Buenos Aires is often referred to, and with good reason I have to say, as the Paris of South Amercia. Not only does it have the grand boulevards to rival the Champs Elysees (controversial perhaps, Richard?) but it has gorgeous cobble-stoned barrios such as Palermo and San Telmo that remind me in parts of the Left Bank, the Marais or Pigalle. Then there’s the grand and oh so stylish avenidas of Santa Fe, Corrientes, Cordoba, Alvear, de Mayo and so many others, plus the many gorgeous Belle Époque buildings in Microcentro, Recoleta and Retiro where you could often be mistaken for thinking you’re walking along the Gran Via in Madrid. There are many grand avenues in BA, too many to mention here, and all so reminiscent of classical old Europe, it’s as if the burghers of this city were trying to ‘out grand’ the grandest of the old world cities. Indeed, many of these buildings and street-scapes were designed and built by well-known European architects, so you can imagine the wealth of this city at the turn of the 20thCentury. France must have been plundered at the time, stripped of its antique furniture, chandeliers and anything marble!
One of BA’s grandest but loveliest plazas has to be San Martin. It has at its centre a genteel park with imposing statues and an enormous old Ombú tree, native to the Pampa of Argentina, with gigantic extended branches that are so massive they need now to be supported by huge metal struts – it’s very impressive and anchors this beautiful peaceful plaza in a canopy of cool green shade.
Even more impressive here (if that’s possible) are the grandest of all BA’s grand Palacios, of which again there are many. On one side is the Palacio San Martin whilst opposite across the park is possibly BA’s most opulent and certainly largest French-style Palacio, Palacio Paz at 12,000 square metres!
These two Palacios take up an entire city block each and were completed as private residences in 1912 and 1914 respectively. They are extremely fine examples of an architectural fusion of two eras: opulent Belle Époque and Art Nouveau (that’s how long they took to build) with nearly all the materials including the marble shipped in from France, resulting in an interior look that also blends Louis XVI and Renaissance. Palacio Paz remains the largest single-family residence ever built in Argentina, sadly now a government building (though you can take a scheduled tour – again, you’re not allowed to visit unchaperoned).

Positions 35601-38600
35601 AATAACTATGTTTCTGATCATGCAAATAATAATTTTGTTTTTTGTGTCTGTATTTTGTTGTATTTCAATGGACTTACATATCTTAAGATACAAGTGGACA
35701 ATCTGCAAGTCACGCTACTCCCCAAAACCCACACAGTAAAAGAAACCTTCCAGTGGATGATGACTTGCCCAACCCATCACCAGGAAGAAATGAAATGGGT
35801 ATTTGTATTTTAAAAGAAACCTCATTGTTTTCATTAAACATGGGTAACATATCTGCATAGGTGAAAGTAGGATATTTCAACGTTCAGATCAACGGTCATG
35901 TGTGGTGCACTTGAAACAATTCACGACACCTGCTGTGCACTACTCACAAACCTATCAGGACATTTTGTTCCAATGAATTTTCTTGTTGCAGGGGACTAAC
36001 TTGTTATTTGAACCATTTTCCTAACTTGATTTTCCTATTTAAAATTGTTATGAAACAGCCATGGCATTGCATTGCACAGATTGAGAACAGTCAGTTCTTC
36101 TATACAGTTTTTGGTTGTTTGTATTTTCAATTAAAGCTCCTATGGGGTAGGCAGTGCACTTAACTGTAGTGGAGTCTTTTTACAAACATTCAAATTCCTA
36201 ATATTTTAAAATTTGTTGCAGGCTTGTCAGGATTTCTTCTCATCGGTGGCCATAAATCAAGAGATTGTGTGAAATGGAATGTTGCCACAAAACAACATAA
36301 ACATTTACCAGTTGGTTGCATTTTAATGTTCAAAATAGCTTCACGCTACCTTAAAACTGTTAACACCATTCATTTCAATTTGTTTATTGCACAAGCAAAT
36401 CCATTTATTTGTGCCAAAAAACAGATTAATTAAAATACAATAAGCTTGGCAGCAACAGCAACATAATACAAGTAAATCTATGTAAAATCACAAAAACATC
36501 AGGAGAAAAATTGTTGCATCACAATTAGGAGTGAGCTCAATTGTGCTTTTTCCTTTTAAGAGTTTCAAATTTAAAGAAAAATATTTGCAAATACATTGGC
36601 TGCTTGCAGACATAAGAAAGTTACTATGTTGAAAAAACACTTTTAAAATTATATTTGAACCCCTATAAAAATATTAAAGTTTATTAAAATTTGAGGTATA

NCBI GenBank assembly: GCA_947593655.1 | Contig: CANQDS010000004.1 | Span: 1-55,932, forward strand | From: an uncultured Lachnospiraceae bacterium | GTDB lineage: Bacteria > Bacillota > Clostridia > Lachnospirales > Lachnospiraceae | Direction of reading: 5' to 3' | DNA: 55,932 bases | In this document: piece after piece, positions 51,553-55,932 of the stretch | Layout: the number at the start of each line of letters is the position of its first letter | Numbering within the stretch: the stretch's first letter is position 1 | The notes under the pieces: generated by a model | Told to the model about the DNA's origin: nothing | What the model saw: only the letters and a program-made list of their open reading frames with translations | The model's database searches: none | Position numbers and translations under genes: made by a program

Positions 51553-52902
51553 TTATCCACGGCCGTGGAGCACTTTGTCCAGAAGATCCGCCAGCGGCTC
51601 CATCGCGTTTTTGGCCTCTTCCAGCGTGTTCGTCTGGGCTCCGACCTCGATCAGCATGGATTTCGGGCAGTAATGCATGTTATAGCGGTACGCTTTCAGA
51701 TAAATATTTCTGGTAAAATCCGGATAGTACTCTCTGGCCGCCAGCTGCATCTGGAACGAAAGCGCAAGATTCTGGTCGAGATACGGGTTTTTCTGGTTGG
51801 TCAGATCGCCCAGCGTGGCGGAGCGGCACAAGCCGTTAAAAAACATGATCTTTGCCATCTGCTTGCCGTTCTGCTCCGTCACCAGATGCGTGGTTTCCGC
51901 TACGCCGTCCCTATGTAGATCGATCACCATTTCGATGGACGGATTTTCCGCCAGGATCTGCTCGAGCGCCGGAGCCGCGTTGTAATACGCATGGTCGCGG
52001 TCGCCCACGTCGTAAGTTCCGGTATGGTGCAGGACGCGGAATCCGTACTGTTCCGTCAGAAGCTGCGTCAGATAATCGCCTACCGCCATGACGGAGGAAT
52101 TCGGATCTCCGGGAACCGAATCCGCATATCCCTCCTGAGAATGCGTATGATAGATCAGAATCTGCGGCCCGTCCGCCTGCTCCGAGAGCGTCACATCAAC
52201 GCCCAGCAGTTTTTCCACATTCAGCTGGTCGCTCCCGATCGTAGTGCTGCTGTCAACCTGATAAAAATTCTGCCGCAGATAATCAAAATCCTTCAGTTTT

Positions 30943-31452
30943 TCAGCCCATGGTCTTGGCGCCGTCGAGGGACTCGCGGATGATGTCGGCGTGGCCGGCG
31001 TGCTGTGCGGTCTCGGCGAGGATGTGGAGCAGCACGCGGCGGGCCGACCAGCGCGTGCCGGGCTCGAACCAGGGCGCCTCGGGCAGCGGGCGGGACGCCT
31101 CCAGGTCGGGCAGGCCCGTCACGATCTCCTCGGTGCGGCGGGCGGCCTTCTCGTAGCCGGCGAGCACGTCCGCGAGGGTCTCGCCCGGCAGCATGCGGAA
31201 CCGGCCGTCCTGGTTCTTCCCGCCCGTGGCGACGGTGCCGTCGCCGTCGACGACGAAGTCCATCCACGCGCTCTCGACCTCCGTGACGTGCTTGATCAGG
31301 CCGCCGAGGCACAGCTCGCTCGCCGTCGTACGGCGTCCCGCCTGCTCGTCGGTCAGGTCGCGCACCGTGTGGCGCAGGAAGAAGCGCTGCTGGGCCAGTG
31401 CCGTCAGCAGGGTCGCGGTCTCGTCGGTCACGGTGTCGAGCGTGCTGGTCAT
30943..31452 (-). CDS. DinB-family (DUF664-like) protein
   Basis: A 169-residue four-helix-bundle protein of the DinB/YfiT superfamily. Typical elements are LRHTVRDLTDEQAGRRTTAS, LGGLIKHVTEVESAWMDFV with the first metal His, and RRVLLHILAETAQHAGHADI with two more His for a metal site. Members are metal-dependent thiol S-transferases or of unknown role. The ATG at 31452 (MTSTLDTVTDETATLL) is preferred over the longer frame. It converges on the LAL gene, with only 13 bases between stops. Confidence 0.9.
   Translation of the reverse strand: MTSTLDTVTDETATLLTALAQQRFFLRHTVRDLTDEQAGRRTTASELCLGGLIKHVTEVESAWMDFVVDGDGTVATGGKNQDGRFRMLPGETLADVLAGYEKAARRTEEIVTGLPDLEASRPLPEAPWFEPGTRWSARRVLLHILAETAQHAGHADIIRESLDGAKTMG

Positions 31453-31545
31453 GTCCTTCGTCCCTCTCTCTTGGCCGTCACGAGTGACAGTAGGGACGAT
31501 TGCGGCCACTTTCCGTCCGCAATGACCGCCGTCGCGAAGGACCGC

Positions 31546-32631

There are Palacios everywhere in BA, some open, some private, some turned over to government institutions whilst some are now museums. Pretty much all of them were built in the late 1800’s, early 1900’s – each outdoing the other in grandeur.
A few worth mentioning – and I’ll try to get to see them whilst here are:
Palacio Errázuriz Alvear – now the Museum of Decorative Art.
Palacio Duhau – now the 5-star Duhau Park Hyatt and inspired by the Chateau de Marais.
Palacio Bosh – a French-style palace now used as the residence of the American ambassador.
Palacio Pereda – one of many elegant Palacios along the Avenida Alvear ‘La Bella Vista’, the building is now the residence of the Brazilian ambassador.
Palacio Ortiz Basualdo – almost demolished to make way for the Avenida 9 de Julio but saved, requiring the dead-straight Avenida to bend around the Palacio. It’s now the French Embassy.
Palacio Álzaga Unzué – a wedding gift by Felix de Alzaga Unzué to his new wife, Elena Peña (lucky Elena!), now the Four Seasons Hotel.
Palacio Fernández Anchorena – a grand mansion on the equally grand Avenida Alvear, now the home of the Vatican Embassy.
And if all this wasn’t enough, there are of course the similarities to New York – yep, standing on Avenida Juan de Garay or San Juan I swear I could be crossing 2ndAve on the Upper East Side.